The niche RPG genre with deep character development and world building has begun to disappear in this most recent console generation. Many examples still exist, of course, but the heavy hitters remain deep in the background at this point. A small French development team, Spiders, has sought to fill that gap since their release of Bound By Flame at the end of the PS3 life cycle. GreedFall stands as their eighth game, and it follows them with a ton of charm and its fair share of flaws.
Does GreedFall learn from its predecessor’s mistakes?
GreedFall PS4 Review
The Malichor, a mysterious disease of unknown origins, plagues the land. Very little is known about the Malichor, but you must take on an expedition for the Congregation of Merchants, a colonial-esque collective, to figure out where the disease started and how to cure it. You play the role of de Sardet, and recruit different people along the way to help you on your journey. While the main objective at hand is very specific, you encounter so much along the way that your directive begins to quickly spread to different groups and ideologies.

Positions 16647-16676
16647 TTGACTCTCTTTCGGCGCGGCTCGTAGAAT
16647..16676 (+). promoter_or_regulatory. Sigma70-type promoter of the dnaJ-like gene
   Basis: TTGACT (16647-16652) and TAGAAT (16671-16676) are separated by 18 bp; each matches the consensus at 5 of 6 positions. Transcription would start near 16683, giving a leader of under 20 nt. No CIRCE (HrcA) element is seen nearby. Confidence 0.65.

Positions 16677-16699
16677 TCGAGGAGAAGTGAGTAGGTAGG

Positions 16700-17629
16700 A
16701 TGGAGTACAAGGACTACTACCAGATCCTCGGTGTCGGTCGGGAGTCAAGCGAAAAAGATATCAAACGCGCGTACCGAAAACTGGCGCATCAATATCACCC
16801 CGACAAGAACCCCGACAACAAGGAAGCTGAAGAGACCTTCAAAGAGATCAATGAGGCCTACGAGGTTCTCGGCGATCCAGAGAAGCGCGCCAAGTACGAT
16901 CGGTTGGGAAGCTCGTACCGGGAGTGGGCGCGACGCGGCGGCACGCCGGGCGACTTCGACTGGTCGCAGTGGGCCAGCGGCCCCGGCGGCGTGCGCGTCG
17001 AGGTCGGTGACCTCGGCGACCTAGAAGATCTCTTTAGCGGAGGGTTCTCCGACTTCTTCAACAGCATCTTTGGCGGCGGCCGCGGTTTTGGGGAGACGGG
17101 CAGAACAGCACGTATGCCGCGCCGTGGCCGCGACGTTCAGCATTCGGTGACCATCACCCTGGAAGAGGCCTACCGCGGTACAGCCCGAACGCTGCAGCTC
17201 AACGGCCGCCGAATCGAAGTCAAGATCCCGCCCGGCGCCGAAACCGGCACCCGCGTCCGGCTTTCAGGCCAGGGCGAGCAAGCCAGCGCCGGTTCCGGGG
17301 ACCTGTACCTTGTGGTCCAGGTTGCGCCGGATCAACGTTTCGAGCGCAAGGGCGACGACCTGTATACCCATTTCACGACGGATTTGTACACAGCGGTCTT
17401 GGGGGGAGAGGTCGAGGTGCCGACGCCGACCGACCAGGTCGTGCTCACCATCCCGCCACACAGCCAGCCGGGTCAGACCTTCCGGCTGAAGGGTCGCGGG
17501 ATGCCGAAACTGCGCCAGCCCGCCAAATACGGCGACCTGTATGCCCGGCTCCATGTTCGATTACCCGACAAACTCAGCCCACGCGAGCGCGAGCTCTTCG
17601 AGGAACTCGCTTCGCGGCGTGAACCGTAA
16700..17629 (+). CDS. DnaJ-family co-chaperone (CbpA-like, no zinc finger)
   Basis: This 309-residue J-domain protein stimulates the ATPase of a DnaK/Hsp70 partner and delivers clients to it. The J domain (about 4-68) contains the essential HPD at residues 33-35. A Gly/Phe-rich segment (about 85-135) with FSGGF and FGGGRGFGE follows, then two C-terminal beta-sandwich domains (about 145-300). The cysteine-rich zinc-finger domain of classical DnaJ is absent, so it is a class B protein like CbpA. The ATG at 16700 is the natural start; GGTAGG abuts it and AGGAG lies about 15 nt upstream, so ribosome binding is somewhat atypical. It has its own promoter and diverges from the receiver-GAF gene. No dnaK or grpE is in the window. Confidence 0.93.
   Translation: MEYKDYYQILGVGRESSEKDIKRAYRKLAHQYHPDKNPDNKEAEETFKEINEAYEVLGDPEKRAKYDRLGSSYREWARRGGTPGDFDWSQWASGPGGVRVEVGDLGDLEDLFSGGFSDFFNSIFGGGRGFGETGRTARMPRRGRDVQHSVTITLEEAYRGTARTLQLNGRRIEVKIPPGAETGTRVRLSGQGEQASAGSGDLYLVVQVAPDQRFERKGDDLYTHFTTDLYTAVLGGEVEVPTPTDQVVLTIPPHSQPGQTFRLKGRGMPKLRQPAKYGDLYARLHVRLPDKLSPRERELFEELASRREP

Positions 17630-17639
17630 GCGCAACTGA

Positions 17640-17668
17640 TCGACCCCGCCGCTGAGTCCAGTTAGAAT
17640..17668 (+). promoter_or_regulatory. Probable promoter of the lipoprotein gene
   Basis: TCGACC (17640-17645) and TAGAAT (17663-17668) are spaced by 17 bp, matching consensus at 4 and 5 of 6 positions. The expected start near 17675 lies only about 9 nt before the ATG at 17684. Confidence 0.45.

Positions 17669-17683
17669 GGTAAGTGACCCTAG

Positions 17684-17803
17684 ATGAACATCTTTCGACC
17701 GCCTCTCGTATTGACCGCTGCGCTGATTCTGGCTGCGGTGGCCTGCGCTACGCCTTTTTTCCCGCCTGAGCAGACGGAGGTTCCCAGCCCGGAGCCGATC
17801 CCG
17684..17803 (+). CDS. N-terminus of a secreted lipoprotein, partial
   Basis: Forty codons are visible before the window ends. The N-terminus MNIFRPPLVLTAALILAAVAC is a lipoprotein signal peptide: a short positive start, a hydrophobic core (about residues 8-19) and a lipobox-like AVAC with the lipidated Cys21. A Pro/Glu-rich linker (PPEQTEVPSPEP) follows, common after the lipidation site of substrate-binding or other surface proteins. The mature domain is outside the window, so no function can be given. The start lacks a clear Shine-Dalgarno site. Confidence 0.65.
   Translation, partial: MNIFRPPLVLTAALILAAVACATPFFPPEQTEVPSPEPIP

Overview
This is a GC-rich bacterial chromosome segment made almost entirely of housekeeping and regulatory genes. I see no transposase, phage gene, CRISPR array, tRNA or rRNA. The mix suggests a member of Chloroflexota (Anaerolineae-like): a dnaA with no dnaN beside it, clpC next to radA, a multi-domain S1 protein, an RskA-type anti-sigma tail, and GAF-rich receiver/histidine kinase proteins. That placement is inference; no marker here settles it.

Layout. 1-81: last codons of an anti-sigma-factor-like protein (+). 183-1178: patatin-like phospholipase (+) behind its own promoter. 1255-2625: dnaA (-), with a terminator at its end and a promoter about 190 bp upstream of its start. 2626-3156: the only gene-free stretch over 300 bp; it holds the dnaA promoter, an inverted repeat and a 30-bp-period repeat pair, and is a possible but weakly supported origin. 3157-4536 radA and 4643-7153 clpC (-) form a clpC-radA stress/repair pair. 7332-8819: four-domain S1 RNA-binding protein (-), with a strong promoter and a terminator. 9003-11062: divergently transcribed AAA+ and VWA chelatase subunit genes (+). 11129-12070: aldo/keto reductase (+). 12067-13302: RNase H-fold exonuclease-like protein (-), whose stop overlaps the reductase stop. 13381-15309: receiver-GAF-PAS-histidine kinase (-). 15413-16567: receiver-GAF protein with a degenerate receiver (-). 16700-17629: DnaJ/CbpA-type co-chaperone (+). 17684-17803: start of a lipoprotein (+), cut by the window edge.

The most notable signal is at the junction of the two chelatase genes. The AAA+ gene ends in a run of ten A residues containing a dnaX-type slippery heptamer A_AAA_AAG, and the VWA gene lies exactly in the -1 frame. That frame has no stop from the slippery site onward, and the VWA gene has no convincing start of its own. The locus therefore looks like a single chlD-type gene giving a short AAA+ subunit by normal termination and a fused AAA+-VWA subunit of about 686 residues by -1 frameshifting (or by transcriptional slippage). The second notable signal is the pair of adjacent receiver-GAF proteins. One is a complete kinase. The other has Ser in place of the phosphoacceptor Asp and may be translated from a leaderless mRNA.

First off, I want to talk about GreedFall’s presentation. In previous projects, Spiders used straightforward camera shots and relied more on voice actors to deliver the minute details (which they did in spades). In GreedFall, the team puts a more cinematic approach to their delivery. It doesn’t always work to perfection, but it adds a wonderful dynamic to a longer action RPG such as this.